A strangely legal act of public indecency




Without googling or cheating, the first thing that comes to mind is the guy removes his glass eye or his dentures, showing his gnarly gums and the fake teeth, or the empty, red, wrinkled eye socket and eyeball rolling around in his palm. Either of those two things would gross me out entirely.


Perhaps McGonagall could have done a double bill with Florence Foster Jenkins. Try your ears out on this:


I’ll just leave my favourite classical orchestra here:


Now a major motion picture starring Simon Pegg


An artificial limb could do the same. The removal of a bandage from a nasty wound could have the same effect.


The section is in 21:00 for folks who don’t feel like listening to the whole thing :slight_smile:


Just a thought…

Possibly someone dressed up as a character related to children’s entertainment removed part of his costume (e.g. the head of Minnie Mouse at Disneyland) ruining the fantasy of several children, and so on.


“Think about the time of year” is a clue? I’m confused. June 9th should make us think of Santa Claus?


I don’t see this guy getting hired to play Santa.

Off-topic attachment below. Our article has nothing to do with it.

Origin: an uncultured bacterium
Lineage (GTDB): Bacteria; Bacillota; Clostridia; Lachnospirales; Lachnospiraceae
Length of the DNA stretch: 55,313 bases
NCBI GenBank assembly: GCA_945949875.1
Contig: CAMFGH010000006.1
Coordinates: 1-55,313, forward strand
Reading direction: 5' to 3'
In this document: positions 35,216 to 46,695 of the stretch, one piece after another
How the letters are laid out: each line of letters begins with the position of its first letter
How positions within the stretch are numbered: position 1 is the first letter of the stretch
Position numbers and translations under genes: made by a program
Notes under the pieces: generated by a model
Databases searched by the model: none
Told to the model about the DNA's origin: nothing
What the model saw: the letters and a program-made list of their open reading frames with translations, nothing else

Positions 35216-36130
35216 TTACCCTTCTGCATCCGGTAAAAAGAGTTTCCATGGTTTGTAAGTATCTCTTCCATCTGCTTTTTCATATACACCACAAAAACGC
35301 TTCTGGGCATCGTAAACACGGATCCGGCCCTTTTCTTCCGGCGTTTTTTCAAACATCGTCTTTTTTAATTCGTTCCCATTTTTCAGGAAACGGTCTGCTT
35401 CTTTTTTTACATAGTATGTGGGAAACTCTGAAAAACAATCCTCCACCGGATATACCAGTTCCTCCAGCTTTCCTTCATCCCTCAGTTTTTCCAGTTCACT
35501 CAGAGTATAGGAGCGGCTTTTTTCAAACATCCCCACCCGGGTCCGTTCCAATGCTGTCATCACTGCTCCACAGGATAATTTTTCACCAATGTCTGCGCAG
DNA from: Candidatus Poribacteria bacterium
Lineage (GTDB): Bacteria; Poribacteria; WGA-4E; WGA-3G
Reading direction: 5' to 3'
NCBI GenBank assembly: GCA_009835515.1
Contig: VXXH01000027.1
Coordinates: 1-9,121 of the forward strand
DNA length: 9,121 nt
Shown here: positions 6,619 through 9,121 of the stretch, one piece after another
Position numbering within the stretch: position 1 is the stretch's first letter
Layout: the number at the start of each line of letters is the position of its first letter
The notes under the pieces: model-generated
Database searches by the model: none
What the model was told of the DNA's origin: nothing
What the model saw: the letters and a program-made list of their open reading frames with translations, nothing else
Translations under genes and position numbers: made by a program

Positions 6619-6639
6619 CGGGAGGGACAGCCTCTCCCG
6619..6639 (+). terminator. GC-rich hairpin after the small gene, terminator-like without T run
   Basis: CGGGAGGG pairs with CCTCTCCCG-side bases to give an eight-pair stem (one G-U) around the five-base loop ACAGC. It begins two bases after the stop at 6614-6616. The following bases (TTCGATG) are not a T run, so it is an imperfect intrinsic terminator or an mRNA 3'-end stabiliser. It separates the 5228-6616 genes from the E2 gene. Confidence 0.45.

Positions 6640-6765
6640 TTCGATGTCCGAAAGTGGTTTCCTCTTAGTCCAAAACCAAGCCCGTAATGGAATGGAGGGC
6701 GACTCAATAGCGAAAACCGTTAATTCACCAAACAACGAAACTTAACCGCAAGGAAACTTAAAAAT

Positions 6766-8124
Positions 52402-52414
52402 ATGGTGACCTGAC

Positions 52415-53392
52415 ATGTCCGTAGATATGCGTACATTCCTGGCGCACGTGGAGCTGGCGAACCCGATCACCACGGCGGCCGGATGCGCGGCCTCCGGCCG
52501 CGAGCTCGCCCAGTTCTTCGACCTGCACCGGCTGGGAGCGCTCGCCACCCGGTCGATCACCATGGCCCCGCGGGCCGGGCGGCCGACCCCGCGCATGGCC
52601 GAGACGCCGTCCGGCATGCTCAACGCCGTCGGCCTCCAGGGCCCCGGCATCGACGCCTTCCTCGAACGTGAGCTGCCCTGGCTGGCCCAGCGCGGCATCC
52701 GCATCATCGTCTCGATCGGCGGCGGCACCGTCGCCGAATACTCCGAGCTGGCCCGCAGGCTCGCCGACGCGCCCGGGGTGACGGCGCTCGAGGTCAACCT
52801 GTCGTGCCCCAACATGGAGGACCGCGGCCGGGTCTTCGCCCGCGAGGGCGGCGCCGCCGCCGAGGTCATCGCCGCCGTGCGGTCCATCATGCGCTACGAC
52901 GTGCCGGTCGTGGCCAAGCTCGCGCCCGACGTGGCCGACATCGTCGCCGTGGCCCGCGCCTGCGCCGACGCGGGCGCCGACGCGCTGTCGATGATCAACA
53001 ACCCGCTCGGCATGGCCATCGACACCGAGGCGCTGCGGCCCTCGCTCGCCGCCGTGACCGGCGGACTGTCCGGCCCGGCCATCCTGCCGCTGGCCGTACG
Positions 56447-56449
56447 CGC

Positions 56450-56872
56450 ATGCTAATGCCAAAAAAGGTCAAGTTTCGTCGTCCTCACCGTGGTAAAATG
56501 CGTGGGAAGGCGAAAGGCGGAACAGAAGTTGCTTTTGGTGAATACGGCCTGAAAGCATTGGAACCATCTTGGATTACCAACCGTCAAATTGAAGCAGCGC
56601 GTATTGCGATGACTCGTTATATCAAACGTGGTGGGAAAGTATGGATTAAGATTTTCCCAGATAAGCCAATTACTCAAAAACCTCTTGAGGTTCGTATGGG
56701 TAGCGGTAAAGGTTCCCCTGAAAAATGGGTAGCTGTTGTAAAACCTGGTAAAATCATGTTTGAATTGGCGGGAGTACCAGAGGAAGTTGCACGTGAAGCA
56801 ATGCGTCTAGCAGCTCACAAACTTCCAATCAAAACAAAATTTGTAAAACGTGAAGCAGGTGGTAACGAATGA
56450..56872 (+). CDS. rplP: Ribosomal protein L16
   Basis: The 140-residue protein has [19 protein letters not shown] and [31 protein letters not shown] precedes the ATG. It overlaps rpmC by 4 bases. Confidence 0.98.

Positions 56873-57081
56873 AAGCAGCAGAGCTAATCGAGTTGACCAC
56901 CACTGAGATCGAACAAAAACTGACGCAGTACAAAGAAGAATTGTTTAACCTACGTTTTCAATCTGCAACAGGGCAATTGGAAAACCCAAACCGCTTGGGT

I dunno. Beats me. I’m stumped.


I listened and I’m still stumped, but I guess Christmas is a BIG FREAKIN DEAL.


I’m hoping that he tipped his hat in a polite manner, exposing his naked brain to the onlookers - or that he had a Kuato.


Where’s @SavedYouAClick when you need it?


Here you go:

He was a professional Santa Claus and he removed his fake beard in public.

I figured it out quicker than podcast dude, but it still took me a few hints.


I based my groom’s speech at my wedding last year on the incredible works of William Topaz McG. Opinion seems divided on whether he was a faux naif or just somewhere on the autism spectrum. My favourite story is that he wrote ‘The Bridge over the River Tay’ praising the bridge; which was then collapsed by storms less than a year later; so he wrote ‘The Tay Bridge Disaster’ immediately; and then when the bridge was rebuilt, he wrote ‘The New Bridge over the River Tay’, praising the engineering changes (mainly the inclusion of buttresses) that made it superior to the original bridge. What was lost in meter, inventiveness and craft was made up for through factual accuracy.


More of a poet engineer than a poet laureate, then.


William McGonagall has nothing on Colin Millaney! Well, Colin is fictional and somewhat inspired by Willie Mac. Read the humorous exploits of Colin Millaney in the novel The Greatest Living Englishman.


The PS is more conceptual than classical, but great link!


Oh the Vogonity!